With the growth of world’s economy and enhancement in people’s living standard, several chronic diseases, like neurological, metabolic, inflammatory, cerebrovascular and cardiovascular disorders have increased rapidly [9]. Natural products are widely recognized for their biological or pharmacological potential since ancient times, and recently the interest in their study has re-emerged as upcoming drug candidates. Globally, around 50,000 plants have shown potent therapeutic potentialities [10]. According to pharmacological studies, C. cajan leaves have various bioactivities, including antioxidant, antiplasmodial, anticancer, hypoglycemic, insecticidal, neuroprotective and antimicrobial activities [11][12]. Moreover, the molecular regulatory mechanism of few biological applications/activity are briefly summarized in Table 1. The most relevant therapeutic applications of C. cajan briefly described below and presented in Figure 1.
Figure 1. Different biological applications of Cajanus cajan.
Table 1. Molecular regulatory mechanism of few biological activities of Cajanus cajan.
S. No. Biological Activity Isolated Compounds/Extracts Biological Activity Reference
1 Hypocholesterolemic Methanolic extract ↑ LDRL; ↓PCSK9 mRNA [13]
2 Antidepressant Cajanin stilbene acid ↓ Kynurenine pathway [14]
3 Neuroprotective AgNP ↑ Proline; ↑ Glyoxalase; ↑ Pyrroline-5-carboxylate synthetase gene. [15]
4 Antidepressant Fluoride exposure ↓ Growth and membrane stability index; ↑ Reactive oxygen species; ↑ Malondialdehyde; ↑ Glutathione; ↑ Lipoxygenase. [15]
5 Antioxidant Hexane extract ↓ AChE; ↓ BChE; ↓ α-AMYLASE; ↓ α-glucosidase. [16]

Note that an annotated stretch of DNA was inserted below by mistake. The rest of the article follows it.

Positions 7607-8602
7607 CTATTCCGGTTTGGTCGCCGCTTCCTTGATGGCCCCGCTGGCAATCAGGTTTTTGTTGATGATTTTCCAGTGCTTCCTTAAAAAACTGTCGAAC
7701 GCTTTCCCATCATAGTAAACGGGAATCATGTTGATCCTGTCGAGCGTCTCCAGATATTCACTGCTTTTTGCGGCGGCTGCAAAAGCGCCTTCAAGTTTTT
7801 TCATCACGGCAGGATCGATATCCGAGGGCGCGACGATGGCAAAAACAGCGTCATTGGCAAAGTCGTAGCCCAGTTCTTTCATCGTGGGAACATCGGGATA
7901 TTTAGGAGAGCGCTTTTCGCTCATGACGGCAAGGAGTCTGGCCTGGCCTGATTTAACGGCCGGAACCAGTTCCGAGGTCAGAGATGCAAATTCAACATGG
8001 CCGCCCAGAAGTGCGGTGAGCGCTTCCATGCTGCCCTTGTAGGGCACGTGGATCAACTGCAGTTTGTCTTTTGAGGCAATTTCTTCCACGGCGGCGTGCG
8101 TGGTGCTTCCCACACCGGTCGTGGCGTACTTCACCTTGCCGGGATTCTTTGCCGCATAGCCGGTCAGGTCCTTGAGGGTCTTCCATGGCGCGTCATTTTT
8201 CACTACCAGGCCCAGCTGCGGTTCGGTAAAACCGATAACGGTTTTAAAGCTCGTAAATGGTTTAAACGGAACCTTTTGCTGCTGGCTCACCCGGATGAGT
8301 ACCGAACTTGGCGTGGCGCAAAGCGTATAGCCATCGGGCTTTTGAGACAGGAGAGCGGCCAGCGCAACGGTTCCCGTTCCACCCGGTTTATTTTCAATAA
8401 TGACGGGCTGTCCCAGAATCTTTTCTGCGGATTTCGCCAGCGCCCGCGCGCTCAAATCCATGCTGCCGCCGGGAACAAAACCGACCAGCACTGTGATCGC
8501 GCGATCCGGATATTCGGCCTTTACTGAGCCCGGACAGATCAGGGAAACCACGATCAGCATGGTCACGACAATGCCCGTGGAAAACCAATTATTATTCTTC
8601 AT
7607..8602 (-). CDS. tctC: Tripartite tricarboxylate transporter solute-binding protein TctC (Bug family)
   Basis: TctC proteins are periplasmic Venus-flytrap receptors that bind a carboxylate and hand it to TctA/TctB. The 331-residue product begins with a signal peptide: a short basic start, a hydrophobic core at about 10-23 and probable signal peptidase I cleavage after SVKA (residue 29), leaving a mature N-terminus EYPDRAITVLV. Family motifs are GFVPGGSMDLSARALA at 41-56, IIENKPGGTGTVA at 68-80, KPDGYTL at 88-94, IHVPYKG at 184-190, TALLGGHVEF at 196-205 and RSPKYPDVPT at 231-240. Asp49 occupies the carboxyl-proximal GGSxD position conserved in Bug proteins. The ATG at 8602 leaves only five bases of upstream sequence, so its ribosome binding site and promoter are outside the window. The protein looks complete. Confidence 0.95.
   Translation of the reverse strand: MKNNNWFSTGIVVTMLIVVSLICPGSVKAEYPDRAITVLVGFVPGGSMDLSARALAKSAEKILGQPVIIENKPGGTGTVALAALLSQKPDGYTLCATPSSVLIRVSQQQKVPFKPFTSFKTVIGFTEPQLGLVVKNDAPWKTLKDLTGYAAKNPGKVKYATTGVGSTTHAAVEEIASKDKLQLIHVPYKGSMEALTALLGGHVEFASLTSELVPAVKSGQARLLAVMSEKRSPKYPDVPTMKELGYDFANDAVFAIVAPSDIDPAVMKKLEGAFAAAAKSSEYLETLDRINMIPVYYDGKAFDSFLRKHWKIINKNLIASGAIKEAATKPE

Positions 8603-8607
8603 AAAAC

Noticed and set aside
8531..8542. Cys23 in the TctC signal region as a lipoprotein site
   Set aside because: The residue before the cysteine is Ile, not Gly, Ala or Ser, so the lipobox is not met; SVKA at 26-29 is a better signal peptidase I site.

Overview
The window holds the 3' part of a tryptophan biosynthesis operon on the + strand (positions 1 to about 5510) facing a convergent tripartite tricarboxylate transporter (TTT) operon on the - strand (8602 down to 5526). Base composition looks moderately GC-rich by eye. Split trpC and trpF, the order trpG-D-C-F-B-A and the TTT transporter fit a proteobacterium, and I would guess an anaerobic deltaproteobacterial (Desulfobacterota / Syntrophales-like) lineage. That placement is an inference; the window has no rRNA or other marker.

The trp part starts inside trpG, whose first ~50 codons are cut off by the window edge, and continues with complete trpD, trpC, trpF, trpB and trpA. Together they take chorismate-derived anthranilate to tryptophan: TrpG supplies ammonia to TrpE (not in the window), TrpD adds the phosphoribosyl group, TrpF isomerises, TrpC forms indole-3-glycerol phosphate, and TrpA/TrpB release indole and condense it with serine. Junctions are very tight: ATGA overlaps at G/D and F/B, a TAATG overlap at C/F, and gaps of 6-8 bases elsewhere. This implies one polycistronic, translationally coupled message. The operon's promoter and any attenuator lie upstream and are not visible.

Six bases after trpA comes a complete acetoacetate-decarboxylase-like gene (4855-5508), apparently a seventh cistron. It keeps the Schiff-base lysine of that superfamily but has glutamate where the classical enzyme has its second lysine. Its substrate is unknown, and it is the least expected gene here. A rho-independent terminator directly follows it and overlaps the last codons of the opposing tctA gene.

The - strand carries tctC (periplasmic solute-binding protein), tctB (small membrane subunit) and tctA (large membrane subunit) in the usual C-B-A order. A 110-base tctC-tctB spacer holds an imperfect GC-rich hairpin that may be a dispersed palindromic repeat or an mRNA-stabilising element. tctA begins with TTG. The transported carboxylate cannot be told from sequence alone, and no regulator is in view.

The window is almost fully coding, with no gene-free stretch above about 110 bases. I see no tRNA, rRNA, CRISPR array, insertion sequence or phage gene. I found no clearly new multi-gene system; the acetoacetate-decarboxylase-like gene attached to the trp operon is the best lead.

6 Antidiabetic Methanolic extract ↓ Fasting blood sugar [17]
7 Anticancer Betulinic acid, genistin, orientin and vitexin ↓ Inhibit the Histone deacetylases enzyme [18]
8 Antimitotic - ↓ Decrease the percentage of Sea urchin embryonic cells [19]
9 Anticancer Cajanin stilbene acid ↓ Inhibit several human kinases, ↓ serine/threonine-protein kinase WNK3 [20]
LDRL = Low density lipoprotein receptor; PCSK9 = Proprotein convertase subtilisin/kesin type 9; AgNP = Silver nanoparticles; AChE = Acetyl cholinesterase; BChE = Butyryl cholinesterase; ↑: Increased; ↓: Decreased.
The antimicrobial activity of plants varies pronouncedly depending on chemical constituents presents, hence it is difficult to classify single antimicrobial mechanisms, as they rely on the phytochemical properties of the plant [21]. Dinore and Farooqui (2022) [22] investigated the antimicrobial activity of C. cajan leaves methanol extract against Escherichia coli and Candida albicans, and the results indicated a remarkable ability to inhibit the growth of the microorganisms, with minimum inhibitory concentrations (MIC) of 50 µg/mL and minimum fungicidal concentrations (MFC) of 250 µg/mL. Cajanuslactone, one of the most abundant phytoconstituents present in C. cajan leaves is expected to be the responsible for the marked antimicrobial properties [23]. The antifungal potential of C. cajan roots were examined by microdilution method to demonstrate the use of plant extract as a novel therapeutic source [24]. The ethanolic extract of the roots showed antifungal activity in terms of MIC (Candida albicans 512 µg/mL, Candida krusei 512 µg/mL and Candida tropicalis 512 µg/mL) [24].
In another study, Qi et al. [25] extracted the essential oil from C. cajan leaves by solvent free microwave extraction and reported antimicrobial properties to the extracted oil. The essential oil revealed an effective antimicrobial potential, addressed through determination of MIC and minimum bactericidal concentration (MBC), against Bacillus subtilis (1.06 and 2.12 mg/mL, respectively), and Propionibacterium acnes (0.13 and 0.26 mg/mL, respectively).